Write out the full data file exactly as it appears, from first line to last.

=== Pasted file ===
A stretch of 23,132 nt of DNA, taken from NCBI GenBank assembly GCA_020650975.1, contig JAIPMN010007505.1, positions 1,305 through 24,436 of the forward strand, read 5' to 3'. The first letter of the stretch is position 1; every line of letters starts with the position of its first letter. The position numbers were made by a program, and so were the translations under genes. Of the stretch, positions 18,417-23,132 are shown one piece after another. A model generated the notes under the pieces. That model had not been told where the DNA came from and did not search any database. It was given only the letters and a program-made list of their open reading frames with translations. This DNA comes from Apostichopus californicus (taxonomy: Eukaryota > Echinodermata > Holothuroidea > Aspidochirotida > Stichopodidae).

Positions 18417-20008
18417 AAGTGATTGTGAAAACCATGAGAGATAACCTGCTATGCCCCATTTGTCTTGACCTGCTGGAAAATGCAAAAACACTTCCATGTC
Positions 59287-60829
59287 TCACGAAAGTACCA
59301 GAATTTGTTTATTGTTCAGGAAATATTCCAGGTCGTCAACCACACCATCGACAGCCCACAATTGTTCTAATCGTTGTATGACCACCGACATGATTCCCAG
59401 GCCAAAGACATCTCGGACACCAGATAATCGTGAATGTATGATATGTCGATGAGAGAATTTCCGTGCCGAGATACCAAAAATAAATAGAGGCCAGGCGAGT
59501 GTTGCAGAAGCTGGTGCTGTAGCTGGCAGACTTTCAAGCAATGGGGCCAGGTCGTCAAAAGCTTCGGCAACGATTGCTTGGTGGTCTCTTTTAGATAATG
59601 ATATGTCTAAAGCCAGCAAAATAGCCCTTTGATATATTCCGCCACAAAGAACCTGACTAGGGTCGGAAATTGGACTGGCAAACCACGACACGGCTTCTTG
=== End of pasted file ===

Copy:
A stretch of 23,132 nt of DNA, taken from NCBI GenBank assembly GCA_020650975.1, contig JAIPMN010007505.1, positions 1,305 through 24,436 of the forward strand, read 5' to 3'. The first letter of the stretch is position 1; every line of letters starts with the position of its first letter. The position numbers were made by a program, and so were the translations under genes. Of the stretch, positions 18,417-23,132 are shown one piece after another. A model generated the notes under the pieces. That model had not been told where the DNA came from and did not search any database. It was given only the letters and a program-made list of their open reading frames with translations. This DNA comes from Apostichopus californicus (taxonomy: Eukaryota > Echinodermata > Holothuroidea > Aspidochirotida > Stichopodidae).

Positions 18417-20008
18417 AAGTGATTGTGAAAACCATGAGAGATAACCTGCTATGCCCCATTTGTCTTGACCTGCTGGAAAATGCAAAAACACTTCCATGTC
Positions 59287-60829
59287 TCACGAAAGTACCA
59301 GAATTTGTTTATTGTTCAGGAAATATTCCAGGTCGTCAACCACACCATCGACAGCCCACAATTGTTCTAATCGTTGTATGACCACCGACATGATTCCCAG
59401 GCCAAAGACATCTCGGACACCAGATAATCGTGAATGTATGATATGTCGATGAGAGAATTTCCGTGCCGAGATACCAAAAATAAATAGAGGCCAGGCGAGT
59501 GTTGCAGAAGCTGGTGCTGTAGCTGGCAGACTTTCAAGCAATGGGGCCAGGTCGTCAAAAGCTTCGGCAACGATTGCTTGGTGGTCTCTTTTAGATAATG
59601 ATATGTCTAAAGCCAGCAAAATAGCCCTTTGATATATTCCGCCACAAAGAACCTGACTAGGGTCGGAAATTGGACTGGCAAACCACGACACGGCTTCTTG